I got lucky on eBay a week or two ago. I was cruising through the antique quilts listings and came across an auction that reached out and grabbed my attention. I guess it is inaccurate to call it an auction since it was a “Buy it Now” deal. I kept going back and looking at the quilt and the description. That’s never a good thing for me to do since I seem to get more and more enamored with the item each time I look at it.
The fabric used in the quilt is chintz. Chintz textiles were imported to European countries from India throughout the 17th and 18th centuries. The cotton was generally a calico or a bold print sporting columns, pillars, birds and the like. It was also glazed so the fabric was somewhat shiny. The glazed look is what sets chintz apart from other fabrics.
The process of making chintz in India was laborious. According to eHow.com, “the fabric was first polished with buffalo milk and a dried fruit containing tannin, called, ‘myrobolan.’ The patterns were traced on paper and then outlined with hole piercings. The design was transferred to the fabric by rubbing charcoal over it. A wax coating was applied to all areas of the fabric that weren’t designed to be blue or green. The fabric was then submerged in an indigo vat, used for the blues and greens and aired out before removing the wax. All other colors, except for yellow, were then hand painted and aged in the sun. Any yellow areas were applied last because of reduced color fastness.”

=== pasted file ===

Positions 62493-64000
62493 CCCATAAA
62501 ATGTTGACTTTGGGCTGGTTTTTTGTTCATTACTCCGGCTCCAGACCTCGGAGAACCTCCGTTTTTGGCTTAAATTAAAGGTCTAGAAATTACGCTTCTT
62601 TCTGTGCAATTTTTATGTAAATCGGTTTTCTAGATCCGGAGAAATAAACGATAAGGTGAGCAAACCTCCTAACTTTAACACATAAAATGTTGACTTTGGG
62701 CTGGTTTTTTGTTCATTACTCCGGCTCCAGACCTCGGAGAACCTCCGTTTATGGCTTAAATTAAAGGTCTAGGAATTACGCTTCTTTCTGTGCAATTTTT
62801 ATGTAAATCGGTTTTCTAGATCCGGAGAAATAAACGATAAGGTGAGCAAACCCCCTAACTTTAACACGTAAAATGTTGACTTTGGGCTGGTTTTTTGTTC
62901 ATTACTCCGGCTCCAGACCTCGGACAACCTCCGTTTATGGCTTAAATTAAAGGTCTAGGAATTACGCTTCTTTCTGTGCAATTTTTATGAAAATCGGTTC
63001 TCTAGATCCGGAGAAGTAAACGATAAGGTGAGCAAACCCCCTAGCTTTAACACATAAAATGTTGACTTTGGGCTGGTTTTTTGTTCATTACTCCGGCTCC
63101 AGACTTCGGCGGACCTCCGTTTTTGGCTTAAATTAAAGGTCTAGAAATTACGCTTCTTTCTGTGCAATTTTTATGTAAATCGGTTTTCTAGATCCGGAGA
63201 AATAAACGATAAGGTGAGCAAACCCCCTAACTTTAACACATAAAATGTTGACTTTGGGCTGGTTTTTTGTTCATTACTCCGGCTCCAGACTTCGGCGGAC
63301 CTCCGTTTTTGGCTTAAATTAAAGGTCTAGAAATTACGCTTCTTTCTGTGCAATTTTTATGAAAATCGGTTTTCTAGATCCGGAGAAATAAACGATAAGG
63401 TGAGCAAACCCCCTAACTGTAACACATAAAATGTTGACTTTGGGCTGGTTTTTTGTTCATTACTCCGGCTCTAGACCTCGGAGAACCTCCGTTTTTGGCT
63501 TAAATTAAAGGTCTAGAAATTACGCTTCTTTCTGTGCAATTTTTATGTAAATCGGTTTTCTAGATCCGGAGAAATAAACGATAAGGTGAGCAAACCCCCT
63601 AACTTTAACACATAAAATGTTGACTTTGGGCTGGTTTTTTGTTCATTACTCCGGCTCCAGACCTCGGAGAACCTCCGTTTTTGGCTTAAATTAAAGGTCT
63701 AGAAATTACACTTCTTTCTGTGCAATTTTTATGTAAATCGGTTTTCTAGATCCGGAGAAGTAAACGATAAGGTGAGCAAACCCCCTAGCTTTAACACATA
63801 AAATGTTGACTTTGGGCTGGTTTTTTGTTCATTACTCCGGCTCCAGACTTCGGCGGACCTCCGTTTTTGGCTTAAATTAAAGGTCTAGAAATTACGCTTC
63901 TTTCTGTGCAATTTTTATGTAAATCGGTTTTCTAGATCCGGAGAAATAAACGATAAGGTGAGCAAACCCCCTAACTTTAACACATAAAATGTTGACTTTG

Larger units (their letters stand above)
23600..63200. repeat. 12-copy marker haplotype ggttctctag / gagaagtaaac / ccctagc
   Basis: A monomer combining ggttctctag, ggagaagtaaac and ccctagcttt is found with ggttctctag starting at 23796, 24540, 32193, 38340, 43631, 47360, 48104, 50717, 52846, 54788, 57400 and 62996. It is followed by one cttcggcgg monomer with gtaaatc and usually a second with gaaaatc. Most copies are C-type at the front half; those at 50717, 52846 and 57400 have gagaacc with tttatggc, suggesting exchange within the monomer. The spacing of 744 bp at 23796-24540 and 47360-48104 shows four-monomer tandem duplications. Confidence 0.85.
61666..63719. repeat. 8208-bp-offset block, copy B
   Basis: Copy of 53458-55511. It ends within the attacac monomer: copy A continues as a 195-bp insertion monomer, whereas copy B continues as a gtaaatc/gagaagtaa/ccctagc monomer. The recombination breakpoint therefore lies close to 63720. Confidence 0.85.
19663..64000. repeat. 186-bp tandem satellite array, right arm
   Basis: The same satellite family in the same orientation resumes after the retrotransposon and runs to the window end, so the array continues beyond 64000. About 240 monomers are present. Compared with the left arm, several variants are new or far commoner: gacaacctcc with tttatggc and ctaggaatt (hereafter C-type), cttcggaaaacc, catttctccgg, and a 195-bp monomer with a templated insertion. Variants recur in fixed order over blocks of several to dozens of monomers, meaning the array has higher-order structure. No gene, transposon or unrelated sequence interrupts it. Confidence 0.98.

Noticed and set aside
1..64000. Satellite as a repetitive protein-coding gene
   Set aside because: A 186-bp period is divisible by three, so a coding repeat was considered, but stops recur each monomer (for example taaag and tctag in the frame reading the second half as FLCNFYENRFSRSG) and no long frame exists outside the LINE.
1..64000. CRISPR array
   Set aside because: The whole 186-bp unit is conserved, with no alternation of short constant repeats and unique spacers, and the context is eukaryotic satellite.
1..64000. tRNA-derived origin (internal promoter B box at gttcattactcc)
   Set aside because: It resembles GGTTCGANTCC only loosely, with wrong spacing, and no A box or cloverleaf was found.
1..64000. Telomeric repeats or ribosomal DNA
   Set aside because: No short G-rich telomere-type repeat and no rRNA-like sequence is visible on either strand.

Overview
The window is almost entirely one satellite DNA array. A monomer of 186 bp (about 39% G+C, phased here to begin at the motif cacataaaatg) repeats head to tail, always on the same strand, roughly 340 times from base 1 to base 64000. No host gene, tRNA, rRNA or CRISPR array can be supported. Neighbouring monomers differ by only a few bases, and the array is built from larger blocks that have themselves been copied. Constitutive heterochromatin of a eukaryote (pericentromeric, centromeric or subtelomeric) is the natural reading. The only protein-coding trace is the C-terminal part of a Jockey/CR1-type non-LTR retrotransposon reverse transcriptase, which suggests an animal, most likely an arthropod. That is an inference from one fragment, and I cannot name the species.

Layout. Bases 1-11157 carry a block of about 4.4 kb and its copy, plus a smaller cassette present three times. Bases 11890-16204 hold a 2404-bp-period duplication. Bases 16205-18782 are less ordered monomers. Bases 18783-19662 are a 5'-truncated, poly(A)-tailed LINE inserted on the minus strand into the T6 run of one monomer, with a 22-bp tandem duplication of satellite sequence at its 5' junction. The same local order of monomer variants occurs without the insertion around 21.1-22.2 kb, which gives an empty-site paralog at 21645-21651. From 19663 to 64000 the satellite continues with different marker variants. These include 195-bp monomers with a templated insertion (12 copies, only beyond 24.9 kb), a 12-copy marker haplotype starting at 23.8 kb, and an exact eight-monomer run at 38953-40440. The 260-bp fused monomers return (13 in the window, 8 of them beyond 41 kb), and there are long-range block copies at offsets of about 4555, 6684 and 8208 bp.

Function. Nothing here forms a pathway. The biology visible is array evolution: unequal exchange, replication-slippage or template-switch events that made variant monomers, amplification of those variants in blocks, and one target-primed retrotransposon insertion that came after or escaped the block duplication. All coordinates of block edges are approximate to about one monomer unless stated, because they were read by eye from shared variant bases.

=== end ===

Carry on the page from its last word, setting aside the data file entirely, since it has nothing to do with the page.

French and British textiles producers weren’t familiar with the Indian process of making the wildly popular fabric and even if they had been, I’m sure they would have run into more than just a few challenges such as finding an adequate quantity of buffalo milk, and had to figure out a way to create a similar look. Once synthetic dyes were invented that became much easier. So easy, in fact, that the mills produced so much chintz that they became overloaded with the stuff. There was no way to unload the warehouses except to greatly discount the fabric and the term “chintzy” became a common euphemism for something that is inexpensive.
The quilt is very scrappy and at first I wasn’t sure all the fabrics used in it were chintz. The lighter fabrics look a great deal like shirting yet, on closer examination, they too are glazed and shiny. This is the impetus it sometimes takes to make me go on a fact-finding quest. I still have so much to learn!
The quilt comes across as being very brown until that spark of pink jumps out. Once I got over looking at that pink, my eyes were immediately drawn to the long stretch of blue. Then the purples caught my attention. They are subtle and sort of a muddy tone rather than bright, which makes them fit in perfectly with the browns.
I love the movement the quilter created when she carefully planned this out and sewed the blocks together with a diagonal setting. Even when she ran out of matching colored blocks, she used fabrics that used the same value colorwise so it all blended together. It is a valuable lesson for those of us who have a tendency to start searching all over the place for the same identical fabric and can’t go on until we find that one matching piece.
I am so glad I bought this quilt. It is one of those rare beauties that I can look at forever and each time, find a little something that I hadn’t noticed before. It has a wonderful feel to it and the colors are so warm and inviting. It looks perfect placed across the back of my old rocking chair!